“Norwegians come from North Norway, Central Norway, Southern Norway – and all of the other regions. Norwegians have immigrated from Afghanistan, Pakistan and Poland, from Sweden, Somalia and Syria. My grandparents came here from Denmark and England 110 years ago.

It is not always easy to say where we are from, what nationality we are. Home is where our heart is – and that cannot always be confined within national borders.

Norwegians are young and old, tall and short, able-bodied and wheelchair users. More and more people are over 100 years old. Norwegians are rich, poor and in-between. Norwegians like football and handball, mountain climbing and sailing – while others prefer lounging on the sofa.

Some are self-confident, while others struggle to believe they are good enough as they are.

Norwegians work in shops, in hospitals, on offshore platforms. Norwegians work to keep us safe and secure, to keep our country free of pollution and to find new solutions for a green future. Norwegians farm the land and catch fish. Norwegians do research and teach.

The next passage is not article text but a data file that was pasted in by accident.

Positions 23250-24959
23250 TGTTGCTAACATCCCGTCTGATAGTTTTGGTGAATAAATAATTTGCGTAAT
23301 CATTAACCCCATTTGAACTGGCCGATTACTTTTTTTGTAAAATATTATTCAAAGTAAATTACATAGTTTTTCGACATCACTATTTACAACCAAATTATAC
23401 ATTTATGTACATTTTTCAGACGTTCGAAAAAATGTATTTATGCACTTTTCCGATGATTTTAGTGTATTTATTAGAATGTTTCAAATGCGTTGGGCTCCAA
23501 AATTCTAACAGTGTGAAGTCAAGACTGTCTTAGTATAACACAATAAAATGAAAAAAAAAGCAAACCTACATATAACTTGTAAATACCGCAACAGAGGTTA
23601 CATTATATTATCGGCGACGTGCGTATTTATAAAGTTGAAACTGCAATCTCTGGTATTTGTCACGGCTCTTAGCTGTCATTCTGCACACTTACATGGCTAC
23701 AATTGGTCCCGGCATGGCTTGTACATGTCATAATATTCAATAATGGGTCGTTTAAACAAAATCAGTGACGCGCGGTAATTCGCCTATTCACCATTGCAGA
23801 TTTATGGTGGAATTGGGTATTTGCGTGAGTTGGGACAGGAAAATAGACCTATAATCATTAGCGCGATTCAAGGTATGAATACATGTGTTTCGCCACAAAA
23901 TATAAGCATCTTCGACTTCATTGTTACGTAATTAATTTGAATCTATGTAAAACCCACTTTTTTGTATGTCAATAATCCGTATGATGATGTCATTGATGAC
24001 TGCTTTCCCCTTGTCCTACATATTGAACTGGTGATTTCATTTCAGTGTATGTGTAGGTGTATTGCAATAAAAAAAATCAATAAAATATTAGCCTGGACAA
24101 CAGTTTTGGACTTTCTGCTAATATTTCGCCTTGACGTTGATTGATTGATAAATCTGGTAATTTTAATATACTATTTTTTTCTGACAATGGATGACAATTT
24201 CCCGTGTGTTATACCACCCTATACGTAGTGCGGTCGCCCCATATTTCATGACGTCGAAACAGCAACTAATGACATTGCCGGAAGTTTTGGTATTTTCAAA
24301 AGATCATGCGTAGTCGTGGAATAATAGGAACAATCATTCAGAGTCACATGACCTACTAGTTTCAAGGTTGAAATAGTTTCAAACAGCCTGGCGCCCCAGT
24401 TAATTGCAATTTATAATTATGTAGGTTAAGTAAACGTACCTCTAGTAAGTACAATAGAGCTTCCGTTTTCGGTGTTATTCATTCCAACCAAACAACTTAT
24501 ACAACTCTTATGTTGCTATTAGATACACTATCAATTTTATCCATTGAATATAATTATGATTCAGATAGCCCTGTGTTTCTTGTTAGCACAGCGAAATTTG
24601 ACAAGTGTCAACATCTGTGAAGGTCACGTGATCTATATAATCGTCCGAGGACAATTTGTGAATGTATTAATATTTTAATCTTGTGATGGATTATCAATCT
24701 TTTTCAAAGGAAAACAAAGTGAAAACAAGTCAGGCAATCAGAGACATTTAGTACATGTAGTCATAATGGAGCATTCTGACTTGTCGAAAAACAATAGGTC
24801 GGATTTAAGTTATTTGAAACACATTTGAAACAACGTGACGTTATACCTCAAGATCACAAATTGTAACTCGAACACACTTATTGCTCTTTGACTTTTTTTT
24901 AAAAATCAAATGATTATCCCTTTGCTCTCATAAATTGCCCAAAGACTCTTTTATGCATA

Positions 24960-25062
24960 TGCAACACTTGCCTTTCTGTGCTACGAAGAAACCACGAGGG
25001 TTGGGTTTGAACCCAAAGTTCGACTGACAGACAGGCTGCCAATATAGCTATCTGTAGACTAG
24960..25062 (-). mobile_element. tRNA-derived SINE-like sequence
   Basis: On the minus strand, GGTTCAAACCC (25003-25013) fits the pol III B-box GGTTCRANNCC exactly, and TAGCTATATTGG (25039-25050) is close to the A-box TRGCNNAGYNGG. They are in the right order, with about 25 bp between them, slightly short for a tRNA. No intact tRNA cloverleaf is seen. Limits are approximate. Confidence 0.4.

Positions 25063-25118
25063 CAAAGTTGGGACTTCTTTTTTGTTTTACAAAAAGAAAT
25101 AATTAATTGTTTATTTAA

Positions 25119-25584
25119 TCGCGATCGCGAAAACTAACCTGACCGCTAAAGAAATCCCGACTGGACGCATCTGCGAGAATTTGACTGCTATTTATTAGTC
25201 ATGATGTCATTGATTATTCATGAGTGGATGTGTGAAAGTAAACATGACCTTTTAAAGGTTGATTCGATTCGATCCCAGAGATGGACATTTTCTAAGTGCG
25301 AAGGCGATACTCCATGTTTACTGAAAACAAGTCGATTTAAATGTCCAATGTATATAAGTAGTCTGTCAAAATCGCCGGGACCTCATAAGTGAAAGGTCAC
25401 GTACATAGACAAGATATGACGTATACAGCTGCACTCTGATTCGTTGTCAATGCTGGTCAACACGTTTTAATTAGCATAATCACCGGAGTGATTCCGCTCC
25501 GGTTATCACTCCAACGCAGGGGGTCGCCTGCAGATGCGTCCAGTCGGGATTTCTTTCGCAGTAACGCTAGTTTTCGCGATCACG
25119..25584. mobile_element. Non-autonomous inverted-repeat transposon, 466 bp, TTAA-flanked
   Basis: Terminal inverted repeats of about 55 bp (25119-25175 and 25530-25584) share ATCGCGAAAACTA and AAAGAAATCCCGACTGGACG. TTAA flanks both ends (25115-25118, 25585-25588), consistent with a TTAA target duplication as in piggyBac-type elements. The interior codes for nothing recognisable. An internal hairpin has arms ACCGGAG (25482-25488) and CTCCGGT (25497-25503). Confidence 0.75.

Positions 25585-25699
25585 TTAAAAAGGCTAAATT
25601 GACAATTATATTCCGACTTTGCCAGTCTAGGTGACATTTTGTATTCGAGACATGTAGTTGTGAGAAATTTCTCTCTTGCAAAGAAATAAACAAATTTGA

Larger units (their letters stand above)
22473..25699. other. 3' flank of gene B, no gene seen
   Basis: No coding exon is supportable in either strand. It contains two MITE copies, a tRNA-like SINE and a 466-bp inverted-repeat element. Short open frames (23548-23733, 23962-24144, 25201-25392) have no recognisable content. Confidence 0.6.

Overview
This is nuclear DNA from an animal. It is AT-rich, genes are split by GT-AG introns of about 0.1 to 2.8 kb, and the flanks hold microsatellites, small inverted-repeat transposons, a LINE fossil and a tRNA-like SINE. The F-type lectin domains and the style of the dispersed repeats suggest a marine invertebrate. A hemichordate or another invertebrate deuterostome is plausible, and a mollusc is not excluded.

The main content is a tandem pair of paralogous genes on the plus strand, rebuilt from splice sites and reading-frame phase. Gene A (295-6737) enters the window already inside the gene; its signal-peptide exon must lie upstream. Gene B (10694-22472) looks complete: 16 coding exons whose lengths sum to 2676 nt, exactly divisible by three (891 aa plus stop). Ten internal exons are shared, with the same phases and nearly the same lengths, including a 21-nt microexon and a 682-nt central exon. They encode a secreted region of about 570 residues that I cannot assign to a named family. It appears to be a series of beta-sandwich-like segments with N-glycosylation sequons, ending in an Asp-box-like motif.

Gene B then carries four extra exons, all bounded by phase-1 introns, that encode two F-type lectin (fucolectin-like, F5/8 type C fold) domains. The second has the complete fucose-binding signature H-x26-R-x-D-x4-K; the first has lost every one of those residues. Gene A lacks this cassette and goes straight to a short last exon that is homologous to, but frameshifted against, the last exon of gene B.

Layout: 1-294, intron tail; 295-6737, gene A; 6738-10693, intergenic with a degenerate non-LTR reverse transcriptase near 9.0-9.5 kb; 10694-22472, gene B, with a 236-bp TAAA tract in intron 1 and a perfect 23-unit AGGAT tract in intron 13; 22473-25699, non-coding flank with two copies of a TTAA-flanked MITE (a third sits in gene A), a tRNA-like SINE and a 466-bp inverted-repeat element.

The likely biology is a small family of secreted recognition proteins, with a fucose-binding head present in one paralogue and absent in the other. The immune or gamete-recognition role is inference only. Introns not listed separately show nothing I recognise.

Norwegians are enthusiastic young people – and wise old people. Norwegians are single, divorced, families with children, and old married couples. Norwegians are girls who love girls, boys who love boys, and girls and boys who love each other.

Norwegians believe in God, Allah, the Universe and nothing.

Norwegians like Grieg and Kygo, the Hellbillies and Kari Bremnes.

In other words: Norway is you.

Norway is us.

When we sing “Ja, vi elsker dette landet” (‘Yes, we love this country’), we should remember that we are also singing about each other. Because we are this country. Thus, our national anthem is also a declaration of love for the Norwegian people.

My greatest hope for Norway is that we will be able to take care of one another.

That we will continue to build this country – on a foundation of trust, fellowship and generosity of spirit. “